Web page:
Healthcare Business News

Amid controversy, ONC hosts discussion on health IT safety center

By Darius Tahir
Posted: June 10, 2014 - 1:45 pm ET

HHS' Office for Health Information Technology continues to lay the groundwork for a Health IT Safety Center as congressional Republicans dispute the agency's authority to regulate the field.

A panel created by the Office of the National Coordinator for Health IT held a discussion Monday as part of a short cycle leading to recommendations for the goals, governance structure and scope of the Safety Center by July 8.

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Last week, Republicans from the House Energy & Commerce Committee questioned whether the ONC has any statutory authority to create the center, a key part of the administration’s vision for regulating health IT.

A source in the House committee said the lawmakers have yet to receive a response but expect one in a timely fashion. Nevertheless, the show goes on for the agency.

The Safety Center is part of the draft framework for regulating health IT put out by the Food and Drug Administration, ONC and the Federal Communications Commission in April. Broadly, the center is envisioned as a public-private partnership intended to disseminate best practices, quality management principles and create a “learning system” for handling the sector.

But that leaves a number of details to be defined.

One point of agreement emerged early during Monday’s discussion, chaired by David Bates—medical director of clinical and quality systems for information systems at Partners HealthCare in Boston.

The Safety Center, Bates said, ought to focus on the risks posed by health IT, rather than safety risks that could be addressed by health IT. Participation would be voluntary, and yet the center needs to attract a significant cross section of the vendor and provider community for its data to be helpful. That has led, Bates said, to the conclusion that the center must offer “products,” perhaps educational, to make participation valuable for prospective participants.

The Safety Center also needs to account for “sociotechnical” and “human factor” issues--that is, issues that arise from the interaction of a local provider culture and workflow and the actual product itself.

And the center should “incorporate a variety of data streams, not simply adverse event reports,” Bates said, bringing up the possibility of “near-misses” and “hazard” reports.

Paul Tang, chief technology and innovation officer at Palo Alto Medical Foundation, waxed approvingly of the potential consequences of having such data available. “A lot [of data from the center] might be text and hard to parse,” but it’s so important, he said. Having someone parse through all the data as their “day job,” he said, “would be wonderful.”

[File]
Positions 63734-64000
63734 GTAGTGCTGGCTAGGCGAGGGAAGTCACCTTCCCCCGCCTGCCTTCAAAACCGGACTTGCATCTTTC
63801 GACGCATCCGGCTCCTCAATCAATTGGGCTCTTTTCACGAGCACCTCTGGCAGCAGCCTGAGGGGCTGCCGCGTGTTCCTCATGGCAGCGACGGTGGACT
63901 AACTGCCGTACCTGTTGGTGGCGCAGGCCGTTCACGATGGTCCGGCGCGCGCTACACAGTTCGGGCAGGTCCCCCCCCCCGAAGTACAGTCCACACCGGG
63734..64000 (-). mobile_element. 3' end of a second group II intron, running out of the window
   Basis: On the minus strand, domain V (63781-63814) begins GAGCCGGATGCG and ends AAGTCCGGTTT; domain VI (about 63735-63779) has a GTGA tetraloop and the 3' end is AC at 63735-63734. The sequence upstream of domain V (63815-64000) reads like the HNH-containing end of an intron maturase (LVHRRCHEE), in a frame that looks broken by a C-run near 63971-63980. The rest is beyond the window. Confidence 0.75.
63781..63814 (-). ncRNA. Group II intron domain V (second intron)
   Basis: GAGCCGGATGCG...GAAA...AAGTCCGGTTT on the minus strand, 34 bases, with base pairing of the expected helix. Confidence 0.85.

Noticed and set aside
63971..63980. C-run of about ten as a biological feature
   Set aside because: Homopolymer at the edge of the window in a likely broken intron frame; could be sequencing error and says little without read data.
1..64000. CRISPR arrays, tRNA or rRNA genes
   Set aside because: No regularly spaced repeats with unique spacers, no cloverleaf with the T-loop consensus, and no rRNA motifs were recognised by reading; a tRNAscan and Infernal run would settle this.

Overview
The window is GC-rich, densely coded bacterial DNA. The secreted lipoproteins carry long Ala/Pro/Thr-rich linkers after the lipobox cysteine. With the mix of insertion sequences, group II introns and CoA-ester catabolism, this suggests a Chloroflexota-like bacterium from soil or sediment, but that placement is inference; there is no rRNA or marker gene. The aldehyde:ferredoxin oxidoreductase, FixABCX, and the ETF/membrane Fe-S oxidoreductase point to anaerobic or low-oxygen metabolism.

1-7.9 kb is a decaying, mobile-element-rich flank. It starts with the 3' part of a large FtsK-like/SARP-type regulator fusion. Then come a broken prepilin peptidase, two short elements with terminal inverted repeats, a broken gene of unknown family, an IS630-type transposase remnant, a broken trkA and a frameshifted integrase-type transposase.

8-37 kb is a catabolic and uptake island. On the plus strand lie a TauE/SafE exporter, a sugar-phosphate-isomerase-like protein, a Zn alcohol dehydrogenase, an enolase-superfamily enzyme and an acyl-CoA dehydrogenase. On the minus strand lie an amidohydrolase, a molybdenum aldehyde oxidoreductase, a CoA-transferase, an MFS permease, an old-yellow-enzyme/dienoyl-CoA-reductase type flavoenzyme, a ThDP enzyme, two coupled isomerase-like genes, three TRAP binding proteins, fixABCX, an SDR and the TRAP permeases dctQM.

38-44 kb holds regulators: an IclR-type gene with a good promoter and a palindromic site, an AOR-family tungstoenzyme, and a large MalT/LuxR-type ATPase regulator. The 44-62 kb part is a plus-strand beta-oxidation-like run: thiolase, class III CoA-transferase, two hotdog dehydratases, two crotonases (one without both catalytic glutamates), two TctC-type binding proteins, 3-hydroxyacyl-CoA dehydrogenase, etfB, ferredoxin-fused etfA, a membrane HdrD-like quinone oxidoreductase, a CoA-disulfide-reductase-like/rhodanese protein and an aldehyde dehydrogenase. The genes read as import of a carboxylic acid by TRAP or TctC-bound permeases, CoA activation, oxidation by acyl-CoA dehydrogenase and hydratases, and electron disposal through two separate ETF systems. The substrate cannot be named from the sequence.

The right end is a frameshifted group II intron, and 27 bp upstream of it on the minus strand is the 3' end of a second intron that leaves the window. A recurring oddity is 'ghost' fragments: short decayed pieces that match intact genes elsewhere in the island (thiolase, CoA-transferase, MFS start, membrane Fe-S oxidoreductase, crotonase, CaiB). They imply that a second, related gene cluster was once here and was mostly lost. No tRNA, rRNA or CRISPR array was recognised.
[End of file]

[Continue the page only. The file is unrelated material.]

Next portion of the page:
That data, participants mused, could be used to compare vendors against one another. “Right now, it’s hard to do that,”Bates said, noting that “vendors have actively resisted being compared to one another in any identified way.”

But Tang’s comments regarding “day jobs” raised another issue: Who’s paying? Participants broadly agreed that the center needed funding, and ONC had put a line item in its proposed budget for such a center.

“We won’t do enforcement, but we do want to learn,” Tang said, “That requires funding.”

And that brings up a controversy that wasn’t directly discussed: the Safety Center’s status. It’s a line item in a proposed budget, resting its fate on the outcome of the broader debate over how to regulate health IT.

Some are asking why the ONC is having the discussions at all. The draft framework, after all, is still open for public comment. Stephanie Zaremba, senior manager of government affairs at athenahealth, tweeted on June 6 that, “If [the] report is still open for comment, why is ONC forming task force to decide what [Health IT] Safety Center [should] look like? It’s not final.” athenahealth has generally favored the approach taken in bills introduced in Congress (the SOFTWARE Act in the House and the PROTECT Act in the Senate) that seek to deregulate the sector, partially by removing FDA authority from certain kinds of health IT.

Dan Haley, athenahealth’s vice president of government and regulatory affairs, elaborated in an e-mail, saying, “We don't actually oppose the concept of the health IT safety center … It is possible to support the concept, however, and still observe that the agency needs statutory authority to do what it is proposing to do.”

Follow Darius Tahir on Twitter: @dariustahir

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